He thought of the telescreen with its never-sleeping ear. They could spy upon you night and day, but if you kept your head you could still outwit them. [. . .] They could lay bare in the utmost detail everything that you had done or said or thought; but the inner heart, whose workings were mysterious even to yourself, remained impregnable. — George Orwell, 1984 On Thursday September 27, 2012, a few months after our paper was written, the Supreme Court of Canada solidified the rights of children victimized by cyberbullying in the landmark decision of AB (Litigation Guardian of) v Bragg Communications Inc. The unanimous decision overturned the holding of the Nova Scotia Court of Appeal in part. The justices agreed with the contention that objectively discernible harm would result to the15-year-old female plaintiff who was victimized by online sexualized bullying, if she was forced to proceed in a legal action against her cyber-perpetrators under her real name. Writing on behalf of the court, Justice Abella held that, “. . .common sense and the evidence show that young victims of sexualized bullying are particularly vulnerable to the harms of revictimization upon publication, and since the right to protection will disappear for most children without the further protection of anonymity, the girl’s anonymous legal pursuit of the identity of her cyberbully should be allowed.” Justice Abella argued, in other words, that while the open court principle mandates that court proceedings presumptively remain open and accessible to the media and the public, there were sufficiently compelling interests in this case, namely, the protection of children and their privacy, to warrant restrictions on freedom of the press and openness. The Supreme Court did not grant, however, the child-plaintiff’s request for a publication ban of the allegedly defamatory material contained in a fake Facebook profile in her name. Instead, the court held that such a confidentiality order would be excessive, given that her name could no longer be connected to the information.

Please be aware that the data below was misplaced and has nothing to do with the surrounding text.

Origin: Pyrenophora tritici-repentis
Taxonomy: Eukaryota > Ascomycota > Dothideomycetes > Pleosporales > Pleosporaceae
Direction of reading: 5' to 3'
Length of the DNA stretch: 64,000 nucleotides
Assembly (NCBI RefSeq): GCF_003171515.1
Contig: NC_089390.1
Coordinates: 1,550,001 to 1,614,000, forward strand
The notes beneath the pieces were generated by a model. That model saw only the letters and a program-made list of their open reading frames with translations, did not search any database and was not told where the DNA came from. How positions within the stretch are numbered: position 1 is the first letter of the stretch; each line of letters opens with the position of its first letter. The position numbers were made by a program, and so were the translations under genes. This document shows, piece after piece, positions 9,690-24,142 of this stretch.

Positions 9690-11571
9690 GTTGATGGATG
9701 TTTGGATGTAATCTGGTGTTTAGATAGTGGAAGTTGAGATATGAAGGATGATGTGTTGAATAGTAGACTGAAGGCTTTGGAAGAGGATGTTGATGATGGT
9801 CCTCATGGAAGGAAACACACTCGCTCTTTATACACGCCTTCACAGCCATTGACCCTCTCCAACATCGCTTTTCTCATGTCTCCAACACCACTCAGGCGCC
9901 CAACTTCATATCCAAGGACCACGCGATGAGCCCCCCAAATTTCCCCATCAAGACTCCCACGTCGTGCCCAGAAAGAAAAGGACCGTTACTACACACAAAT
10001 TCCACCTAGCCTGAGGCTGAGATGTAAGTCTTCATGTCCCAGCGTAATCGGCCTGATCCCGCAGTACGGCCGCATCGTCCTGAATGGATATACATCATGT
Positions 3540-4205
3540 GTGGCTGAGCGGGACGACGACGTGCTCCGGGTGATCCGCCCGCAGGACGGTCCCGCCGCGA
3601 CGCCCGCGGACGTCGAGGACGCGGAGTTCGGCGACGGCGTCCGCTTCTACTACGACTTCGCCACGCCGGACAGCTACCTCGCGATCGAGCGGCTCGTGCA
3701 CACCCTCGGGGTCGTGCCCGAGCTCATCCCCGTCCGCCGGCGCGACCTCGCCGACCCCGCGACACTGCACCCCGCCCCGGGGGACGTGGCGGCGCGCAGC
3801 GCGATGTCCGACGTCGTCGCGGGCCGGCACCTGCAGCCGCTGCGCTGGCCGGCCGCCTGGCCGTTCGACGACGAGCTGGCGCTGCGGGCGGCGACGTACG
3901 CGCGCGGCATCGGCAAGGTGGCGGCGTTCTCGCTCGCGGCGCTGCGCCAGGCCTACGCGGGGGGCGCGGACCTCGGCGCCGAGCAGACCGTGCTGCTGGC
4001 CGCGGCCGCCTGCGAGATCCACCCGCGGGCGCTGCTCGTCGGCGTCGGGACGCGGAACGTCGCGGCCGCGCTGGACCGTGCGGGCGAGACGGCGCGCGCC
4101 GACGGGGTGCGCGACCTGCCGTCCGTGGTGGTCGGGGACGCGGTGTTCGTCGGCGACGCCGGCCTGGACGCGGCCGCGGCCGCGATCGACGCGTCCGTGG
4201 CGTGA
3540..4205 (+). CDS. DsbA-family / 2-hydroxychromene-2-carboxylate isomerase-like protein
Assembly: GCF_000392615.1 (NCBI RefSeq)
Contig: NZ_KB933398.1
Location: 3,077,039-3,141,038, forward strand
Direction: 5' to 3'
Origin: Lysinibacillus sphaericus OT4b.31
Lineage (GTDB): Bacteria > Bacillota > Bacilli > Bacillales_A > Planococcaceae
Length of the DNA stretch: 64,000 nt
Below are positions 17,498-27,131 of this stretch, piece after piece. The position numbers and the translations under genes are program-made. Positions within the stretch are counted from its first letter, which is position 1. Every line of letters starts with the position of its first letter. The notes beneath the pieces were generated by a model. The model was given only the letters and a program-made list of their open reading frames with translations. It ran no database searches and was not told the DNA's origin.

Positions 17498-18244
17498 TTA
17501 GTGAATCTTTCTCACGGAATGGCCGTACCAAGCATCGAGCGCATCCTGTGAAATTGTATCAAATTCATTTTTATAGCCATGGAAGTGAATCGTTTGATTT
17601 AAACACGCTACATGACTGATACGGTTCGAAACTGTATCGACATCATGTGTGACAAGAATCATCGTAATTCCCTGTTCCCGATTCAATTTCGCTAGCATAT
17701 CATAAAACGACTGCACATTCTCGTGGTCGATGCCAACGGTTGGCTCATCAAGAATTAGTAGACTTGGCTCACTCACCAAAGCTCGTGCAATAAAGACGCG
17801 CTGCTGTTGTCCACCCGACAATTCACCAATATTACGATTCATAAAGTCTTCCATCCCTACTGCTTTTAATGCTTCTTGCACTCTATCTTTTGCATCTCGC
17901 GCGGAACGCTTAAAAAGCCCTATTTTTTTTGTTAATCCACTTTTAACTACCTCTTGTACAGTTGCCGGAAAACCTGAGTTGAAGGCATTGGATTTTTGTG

Courtney Retter and Shaheen Shariff, "A Delicate Balance: Defining the Line Between Open Civil Proceedings and the Protection of Children in the Online Digital Era" (2012) 10:2 CJLT.